Mammalian Ars2 was reported as essential for cell proliferation, to be downregulated in quiescent cells, and required for accumulation of several miRNAs implicated in cellular transformation4. Unexpectedly, we observed that Ars2 expression in the adult SVZ did not correlate with proliferation, since 95±2% of Ars2+ cells lacked the proliferative marker Ki67. Moreover, Ars2 was present in only 7±2% of Mash1+ TAPs (Supplementary Figure 1b) and was absent from Doublecortin+ (DCX) NBs (Figure 1a); these comprise the most highly proliferative cells in the SVZ. Ars2 was also absent from GFAP+ Nestin− Sox2− astroglial cells and S100β+ mature astrocytes (Supplementary Figure 1). Instead, Ars2 was expressed by niche astrocytes, ependymal cells and by GFAP+ CD133+ stem cells14 (Supplementary Figure 1). A hallmark of NSCs is their quiescence, reflected by their ability to retain S-phase labels such as 5-chlorodeoxyuridine (CldU) for extended periods (i.e., label retaining cells, LRCs)15,16. We observed expression of Ars2 in 87±3% of LRCs marked one month earlier (Figure 1a), demonstrating presence of Ars2 in this slow dividing population in vivo.
To assay roles of Ars2 in NSCs in vivo, we used shRNAs that suppressed endogenous Ars2 (Supplementary Figure 2c). We packaged these into GFP-expressing Mokola lentivirus, which specifically transduces astroglial cells17 (Supplementary Figure 3). We injected these into the adult SVZ and sacrificed mice 48 hours, 5 days or 1 month later (Figure 2c). At 48 hours post-infection, shArs2-GFP+ cells exhibited 80% reduction in Ars2 mRNA relative to shControl cells (Figure 2d). Apoptosis was unaffected by shArs2, and the number of GFP+ Ki67+ cells and levels of CyclinD1 or CyclinE transcripts were also unchanged (Supplementary Figures 3, 4b, 5b). However, 5 days post-infection, shArs2 SVZs exhibited 50% reduction in the number and the proliferation rate of the GFAP+ Nestin+ NSCs (Figure 1e, f), still without change in apoptosis (Supplementary Figure 5b). Loss of NSC potential has been linked to an increase in mature astrocytes18–20. Accordingly, we observed a 50% increase in the number of GFP+ S100β+ cells (Figure 1g).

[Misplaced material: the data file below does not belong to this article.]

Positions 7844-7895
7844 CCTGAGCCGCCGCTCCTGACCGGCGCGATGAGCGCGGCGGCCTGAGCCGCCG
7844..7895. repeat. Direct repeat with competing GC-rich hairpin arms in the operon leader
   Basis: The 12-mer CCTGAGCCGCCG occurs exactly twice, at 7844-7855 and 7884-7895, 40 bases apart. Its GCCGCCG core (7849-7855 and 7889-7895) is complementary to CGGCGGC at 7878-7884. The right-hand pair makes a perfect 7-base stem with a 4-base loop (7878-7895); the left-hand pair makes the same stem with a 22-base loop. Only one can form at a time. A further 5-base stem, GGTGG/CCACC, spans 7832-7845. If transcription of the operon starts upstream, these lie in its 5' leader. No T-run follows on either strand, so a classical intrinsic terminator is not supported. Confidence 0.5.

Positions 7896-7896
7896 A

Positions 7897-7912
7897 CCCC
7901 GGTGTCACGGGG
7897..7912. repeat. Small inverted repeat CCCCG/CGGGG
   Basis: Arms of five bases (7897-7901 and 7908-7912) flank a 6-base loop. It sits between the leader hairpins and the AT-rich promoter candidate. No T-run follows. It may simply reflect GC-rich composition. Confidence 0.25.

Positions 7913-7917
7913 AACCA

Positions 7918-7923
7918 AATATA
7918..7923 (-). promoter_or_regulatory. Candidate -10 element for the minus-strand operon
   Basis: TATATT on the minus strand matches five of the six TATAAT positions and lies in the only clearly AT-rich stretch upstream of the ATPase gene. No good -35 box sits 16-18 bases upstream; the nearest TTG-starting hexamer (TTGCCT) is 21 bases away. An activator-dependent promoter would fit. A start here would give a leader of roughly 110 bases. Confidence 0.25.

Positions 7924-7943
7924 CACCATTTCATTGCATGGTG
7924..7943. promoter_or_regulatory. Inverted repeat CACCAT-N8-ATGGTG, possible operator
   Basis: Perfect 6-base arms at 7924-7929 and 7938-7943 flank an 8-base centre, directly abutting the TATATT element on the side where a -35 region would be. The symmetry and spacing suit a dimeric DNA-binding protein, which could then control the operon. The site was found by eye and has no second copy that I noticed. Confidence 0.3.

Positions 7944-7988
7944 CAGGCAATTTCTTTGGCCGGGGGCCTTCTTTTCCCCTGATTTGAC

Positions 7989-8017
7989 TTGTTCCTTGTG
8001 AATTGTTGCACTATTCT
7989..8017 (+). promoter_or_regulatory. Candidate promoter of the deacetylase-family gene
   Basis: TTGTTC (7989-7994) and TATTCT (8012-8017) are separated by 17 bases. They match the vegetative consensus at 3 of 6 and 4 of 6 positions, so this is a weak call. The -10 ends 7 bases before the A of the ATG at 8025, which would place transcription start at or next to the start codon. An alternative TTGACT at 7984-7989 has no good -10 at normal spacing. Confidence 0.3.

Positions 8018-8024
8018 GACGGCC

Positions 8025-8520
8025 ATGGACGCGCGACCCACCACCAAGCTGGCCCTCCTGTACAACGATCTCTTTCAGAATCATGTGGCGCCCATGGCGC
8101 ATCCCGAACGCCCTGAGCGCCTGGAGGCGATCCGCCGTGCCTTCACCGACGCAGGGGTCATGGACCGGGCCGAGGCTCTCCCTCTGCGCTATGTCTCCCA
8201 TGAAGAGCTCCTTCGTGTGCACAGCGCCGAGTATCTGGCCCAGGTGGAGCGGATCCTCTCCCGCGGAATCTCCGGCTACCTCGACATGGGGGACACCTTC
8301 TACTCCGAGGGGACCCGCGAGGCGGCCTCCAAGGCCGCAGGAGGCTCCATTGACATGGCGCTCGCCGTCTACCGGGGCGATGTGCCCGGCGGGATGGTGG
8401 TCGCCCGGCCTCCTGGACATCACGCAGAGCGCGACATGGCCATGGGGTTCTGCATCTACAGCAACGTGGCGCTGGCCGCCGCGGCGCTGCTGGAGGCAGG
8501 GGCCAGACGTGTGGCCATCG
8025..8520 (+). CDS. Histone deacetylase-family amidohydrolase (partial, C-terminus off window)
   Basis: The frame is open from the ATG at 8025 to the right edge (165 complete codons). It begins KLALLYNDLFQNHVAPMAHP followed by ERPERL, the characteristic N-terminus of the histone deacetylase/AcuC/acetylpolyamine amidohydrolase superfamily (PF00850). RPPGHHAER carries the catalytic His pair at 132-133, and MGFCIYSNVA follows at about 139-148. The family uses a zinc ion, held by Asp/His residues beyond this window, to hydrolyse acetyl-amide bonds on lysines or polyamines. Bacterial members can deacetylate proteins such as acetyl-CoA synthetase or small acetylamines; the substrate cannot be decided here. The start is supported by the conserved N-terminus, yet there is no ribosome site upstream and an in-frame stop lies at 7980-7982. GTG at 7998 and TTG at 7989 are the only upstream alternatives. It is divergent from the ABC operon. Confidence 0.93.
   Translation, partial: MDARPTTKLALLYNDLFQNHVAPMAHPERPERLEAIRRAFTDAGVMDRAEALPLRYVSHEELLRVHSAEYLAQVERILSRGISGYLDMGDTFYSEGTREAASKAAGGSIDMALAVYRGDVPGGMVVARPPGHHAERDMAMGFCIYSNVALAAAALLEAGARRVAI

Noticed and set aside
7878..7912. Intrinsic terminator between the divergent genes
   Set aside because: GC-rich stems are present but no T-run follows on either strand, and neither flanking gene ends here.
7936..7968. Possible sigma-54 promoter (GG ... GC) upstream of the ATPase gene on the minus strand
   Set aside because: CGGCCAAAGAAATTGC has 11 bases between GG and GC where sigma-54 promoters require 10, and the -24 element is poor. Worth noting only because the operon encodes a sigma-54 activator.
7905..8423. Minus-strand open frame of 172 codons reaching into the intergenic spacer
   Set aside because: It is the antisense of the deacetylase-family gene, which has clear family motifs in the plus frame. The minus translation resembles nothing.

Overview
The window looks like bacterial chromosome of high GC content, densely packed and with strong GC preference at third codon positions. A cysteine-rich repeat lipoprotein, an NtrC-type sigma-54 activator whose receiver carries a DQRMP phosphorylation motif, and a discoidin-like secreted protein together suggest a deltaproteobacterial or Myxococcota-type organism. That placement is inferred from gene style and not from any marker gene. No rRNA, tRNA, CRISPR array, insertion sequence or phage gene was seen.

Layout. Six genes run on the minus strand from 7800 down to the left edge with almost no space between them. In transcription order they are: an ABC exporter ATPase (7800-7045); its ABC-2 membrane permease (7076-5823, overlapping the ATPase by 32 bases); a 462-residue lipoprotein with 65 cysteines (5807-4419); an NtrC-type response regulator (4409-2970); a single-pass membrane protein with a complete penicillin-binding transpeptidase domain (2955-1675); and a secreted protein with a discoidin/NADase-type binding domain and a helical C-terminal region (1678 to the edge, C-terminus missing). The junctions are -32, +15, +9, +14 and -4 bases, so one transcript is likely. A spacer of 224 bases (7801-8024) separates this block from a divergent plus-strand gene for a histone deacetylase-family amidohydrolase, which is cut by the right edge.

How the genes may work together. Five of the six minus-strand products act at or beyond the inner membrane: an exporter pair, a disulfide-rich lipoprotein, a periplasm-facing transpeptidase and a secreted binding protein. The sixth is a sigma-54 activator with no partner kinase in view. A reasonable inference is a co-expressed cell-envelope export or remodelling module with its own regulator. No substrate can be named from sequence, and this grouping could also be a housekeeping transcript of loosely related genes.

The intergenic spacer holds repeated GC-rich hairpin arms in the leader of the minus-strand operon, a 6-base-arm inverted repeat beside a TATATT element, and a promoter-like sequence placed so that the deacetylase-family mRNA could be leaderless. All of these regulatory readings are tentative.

To assess LRCs, we injected shRNA-infected mice with CldU and sacrificed one month later. Strikingly, we observed ~50% decrease in transduced LRCs in shArs2 SVZs (Figure 1h), suggesting that Ars2 maintains the NSC pool. If true, this is expected to have downstream consequences on neurogenesis. Indeed, 5 days post-infection, we observed a decrease in DCX+ NBs (Supplementary Figure 6). LRCs also label post-mitotic cells that incorporated CldU just prior to cell cycle exit (such as differentiated cells and newborn OB interneurons). One month post-infection, the population of shArs2-GFP+, newly formed CldU+ OB interneurons was strongly reduced (Figure 1i-k).